Dave West, Chair

Professor of Geology

 Monday 10 - noon; Wednesday 10 - 11 a.m.
 McCardell Bicentennial Hall 428

Dave West is a North Carolina native who completed his Ph.D. in Geological Sciences at the University of Maine in 1993.  Prior to arriving at Middlebury in 2001, Dave taught geology Bowdoin, Lafayette, and Earlham Colleges.  Broadly speaking, Dave's research is focused on understanding the distribution, in time and space, of deformational and thermal events during mountain building processes.  Dave is basically a "hard-rock field geologist" whose research involves bedrock geologic mapping, structural analysis, igneous and metamorphic petrology, and thermochronology.  Most of his research to date has been directed towards unraveling the ancient plate tectonic history of the northern Appalachian mountains.

Visit Dave's website for more details.



Course List: 

Courses offered in the past four years.
indicates offered in the current term
indicates offered in the upcoming term[s]

GEOL0104 - Earthquakes and Volcanoes      

Earthquakes and Volcanoes
Earthquakes and volcanic eruptions, despite being labeled as "natural disasters," are normal, natural geologic processes that have been occurring for billions of years on this planet. Unfortunately, these processes claim tens of thousands of lives and billions of dollars in property damage annually (on average). This course will focus on the fundamental causes of earthquakes and volcanic eruptions and the wide range of secondary effects (e.g., landslides, tsunami, etc.) that accompany these natural disasters. (Students who have completed GEOL 0170 are not permitted to register for GEOL 0104) 3 hrs. lect./1 hr. disc. SCI

Spring 2014, Spring 2015, Spring 2016

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GEOL0105 - Energy and Mineral Resources      

Energy and Mineral Resources
The global economy, world politics, and many aspects of our daily lives are dependent on the extraction and use of materials taken directly from the Earth. Within our lifetimes we will be faced with significant shortages of many of these resources. In this course we will focus on how energy resources (e.g., oil, coal, natural gas), and mineral resources (e.g., aluminum, gold, rare earth elements) are generated by geological processes, how they are extracted and processed, and how these activities impact the environment. Field trips during the laboratory portion of the course will allow us to view first-hand the impacts of resource extraction, processing, and use. Not open to students who have taken FYSE 1120. 3 hrs lect./disc.; 3 hrs lab SCI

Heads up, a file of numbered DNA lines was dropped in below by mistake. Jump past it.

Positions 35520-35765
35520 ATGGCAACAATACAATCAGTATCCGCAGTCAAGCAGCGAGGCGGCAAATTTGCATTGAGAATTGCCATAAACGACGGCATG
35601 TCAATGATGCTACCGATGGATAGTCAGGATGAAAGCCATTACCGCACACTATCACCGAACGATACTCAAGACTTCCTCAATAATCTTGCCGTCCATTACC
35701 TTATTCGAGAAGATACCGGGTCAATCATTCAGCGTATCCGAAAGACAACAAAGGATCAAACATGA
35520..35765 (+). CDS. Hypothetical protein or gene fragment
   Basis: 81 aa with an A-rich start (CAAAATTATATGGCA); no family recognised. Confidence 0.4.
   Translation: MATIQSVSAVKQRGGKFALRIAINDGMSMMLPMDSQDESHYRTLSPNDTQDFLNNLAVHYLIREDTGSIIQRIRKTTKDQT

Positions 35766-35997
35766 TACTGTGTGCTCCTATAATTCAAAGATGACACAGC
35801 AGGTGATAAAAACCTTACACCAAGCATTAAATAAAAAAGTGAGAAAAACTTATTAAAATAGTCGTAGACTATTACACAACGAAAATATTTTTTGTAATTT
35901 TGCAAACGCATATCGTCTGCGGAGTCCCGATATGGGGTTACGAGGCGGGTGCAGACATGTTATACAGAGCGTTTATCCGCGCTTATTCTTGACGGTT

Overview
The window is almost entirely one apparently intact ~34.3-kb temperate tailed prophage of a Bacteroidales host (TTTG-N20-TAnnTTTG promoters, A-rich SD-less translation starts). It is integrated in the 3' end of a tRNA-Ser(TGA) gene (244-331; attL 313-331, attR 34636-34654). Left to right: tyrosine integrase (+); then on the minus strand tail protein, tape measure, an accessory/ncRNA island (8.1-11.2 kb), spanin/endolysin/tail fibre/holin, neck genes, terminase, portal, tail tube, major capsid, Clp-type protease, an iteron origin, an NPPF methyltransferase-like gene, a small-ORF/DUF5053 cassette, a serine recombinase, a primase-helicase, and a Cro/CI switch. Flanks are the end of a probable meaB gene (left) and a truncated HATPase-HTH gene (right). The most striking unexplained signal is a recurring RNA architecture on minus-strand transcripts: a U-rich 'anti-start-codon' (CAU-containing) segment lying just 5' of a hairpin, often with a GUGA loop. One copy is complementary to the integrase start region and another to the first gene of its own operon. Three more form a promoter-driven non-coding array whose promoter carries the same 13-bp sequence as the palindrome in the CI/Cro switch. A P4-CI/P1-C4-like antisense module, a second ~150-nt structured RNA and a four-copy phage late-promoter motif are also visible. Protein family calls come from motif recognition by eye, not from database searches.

Spring 2016

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GEOL0170 - The Dynamic Earth      

The Dynamic Earth
Sea-floor spreading and continental drift, earthquakes and volcanoes, origin and evolution of mountain systems, and concepts of plate tectonics are viewed in light of the geology of ocean basins and continents. Modern processes such as river, coastal, wind, and glaciers will be studied and their effect on shaping the geologic landscape. Laboratory: field problems in Vermont geology; interpretation of geologic maps, regional tectonic synthesis. 3 hrs. lect./3 hrs. lab/field trips SCI

Fall 2013, Fall 2014

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GEOL0211 - Mineralogy      

This course covers the nature, identification, composition, and meaning of minerals and mineral assemblages. Introduction to crystallography, hand-specimen identification, optical mineralogy, x-ray analysis, and electron microbeam analysis. Laboratory: study of minerals in hand-specimen and under the polarizing microscope; use of x-ray diffraction and electron microscopy in mineral analysis. (One geology course) 3 hrs. lect./3 hrs. lab SCI

Spring 2013, Spring 2014, Spring 2017

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GEOL0281 - Structural Geology      

Structural Geology